Abstract:  We present a nonparametric method to forecast a seasonal univariate time series, and propose four dynamic updating methods to improve point forecast accuracy. Our methods consider a seasonal univariate time series as a functional time series. We propose first to reduce the dimensionality by applying functional principal component analysis to the historical observations, and then to use univariate time series forecasting and functional principal component regression techniques. When data in the most recent year are partially observed, we improve point forecast accuracy using dynamic updating methods. We also introduce a nonparametric approach to construct prediction intervals of updated forecasts, and compare the empirical coverage probability with an existing parametric method. Our approaches are datadriven and computationally fast, and hence they are feasible to be applied in real time high frequency dynamic updating. The methods are demonstrated using monthly sea surface temperatures from 1950 to 2008.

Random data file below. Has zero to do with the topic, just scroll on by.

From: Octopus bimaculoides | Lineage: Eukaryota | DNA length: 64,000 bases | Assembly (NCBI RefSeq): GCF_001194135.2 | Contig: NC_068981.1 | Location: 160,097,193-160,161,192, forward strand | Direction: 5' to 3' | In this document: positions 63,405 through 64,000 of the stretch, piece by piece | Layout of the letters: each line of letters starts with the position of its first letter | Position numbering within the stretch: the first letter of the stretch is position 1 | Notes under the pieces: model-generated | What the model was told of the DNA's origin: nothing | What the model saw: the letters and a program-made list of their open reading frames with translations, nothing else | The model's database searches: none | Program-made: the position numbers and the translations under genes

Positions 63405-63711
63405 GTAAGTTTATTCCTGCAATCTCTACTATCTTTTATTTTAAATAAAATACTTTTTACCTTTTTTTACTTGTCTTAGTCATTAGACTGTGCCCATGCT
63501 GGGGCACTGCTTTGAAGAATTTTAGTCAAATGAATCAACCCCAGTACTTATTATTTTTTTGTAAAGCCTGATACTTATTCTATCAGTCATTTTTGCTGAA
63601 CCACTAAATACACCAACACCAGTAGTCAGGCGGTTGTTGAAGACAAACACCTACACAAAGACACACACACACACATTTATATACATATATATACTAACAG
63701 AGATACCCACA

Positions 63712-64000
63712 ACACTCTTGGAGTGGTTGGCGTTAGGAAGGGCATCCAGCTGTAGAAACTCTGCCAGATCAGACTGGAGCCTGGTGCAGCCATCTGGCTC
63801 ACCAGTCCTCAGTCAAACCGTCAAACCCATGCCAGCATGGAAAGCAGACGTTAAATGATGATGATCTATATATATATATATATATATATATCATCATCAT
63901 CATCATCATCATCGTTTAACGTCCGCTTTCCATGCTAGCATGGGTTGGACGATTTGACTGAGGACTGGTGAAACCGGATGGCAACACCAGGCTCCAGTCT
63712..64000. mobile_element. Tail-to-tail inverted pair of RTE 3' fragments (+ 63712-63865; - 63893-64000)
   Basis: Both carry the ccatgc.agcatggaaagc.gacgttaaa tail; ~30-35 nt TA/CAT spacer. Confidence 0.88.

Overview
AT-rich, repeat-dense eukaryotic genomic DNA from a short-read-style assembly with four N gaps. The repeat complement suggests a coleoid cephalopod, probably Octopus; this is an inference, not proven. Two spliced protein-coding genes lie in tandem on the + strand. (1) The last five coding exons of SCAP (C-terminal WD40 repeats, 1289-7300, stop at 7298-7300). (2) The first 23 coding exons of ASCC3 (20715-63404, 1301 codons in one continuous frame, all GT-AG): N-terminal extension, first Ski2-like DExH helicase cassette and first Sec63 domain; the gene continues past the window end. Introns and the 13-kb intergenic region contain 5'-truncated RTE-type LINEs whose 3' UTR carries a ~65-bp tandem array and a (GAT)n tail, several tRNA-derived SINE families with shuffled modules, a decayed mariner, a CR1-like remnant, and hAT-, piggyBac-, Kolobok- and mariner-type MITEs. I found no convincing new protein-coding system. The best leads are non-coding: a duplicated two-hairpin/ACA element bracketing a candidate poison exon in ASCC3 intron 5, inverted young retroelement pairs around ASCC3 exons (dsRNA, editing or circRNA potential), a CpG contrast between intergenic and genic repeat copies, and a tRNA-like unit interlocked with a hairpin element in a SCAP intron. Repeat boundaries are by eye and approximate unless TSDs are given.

Keywords:  Functional time series, Functional principal component analysis, Ordinary least squares, Penalized least squares, Ridge regression, Sea surface temperatures, Seasonal time series. 
JEL:  C14 C23 
Date:  2009–08 
URL:  http://d.repec.org/n?u=RePEc:msh:ebswps:20098&r=ecm 
By:  Jing Li (Department of Economics, South Dakota State University); Junsoo Lee (Department of Economics, Finance, and Legal Studies, University of Alabama)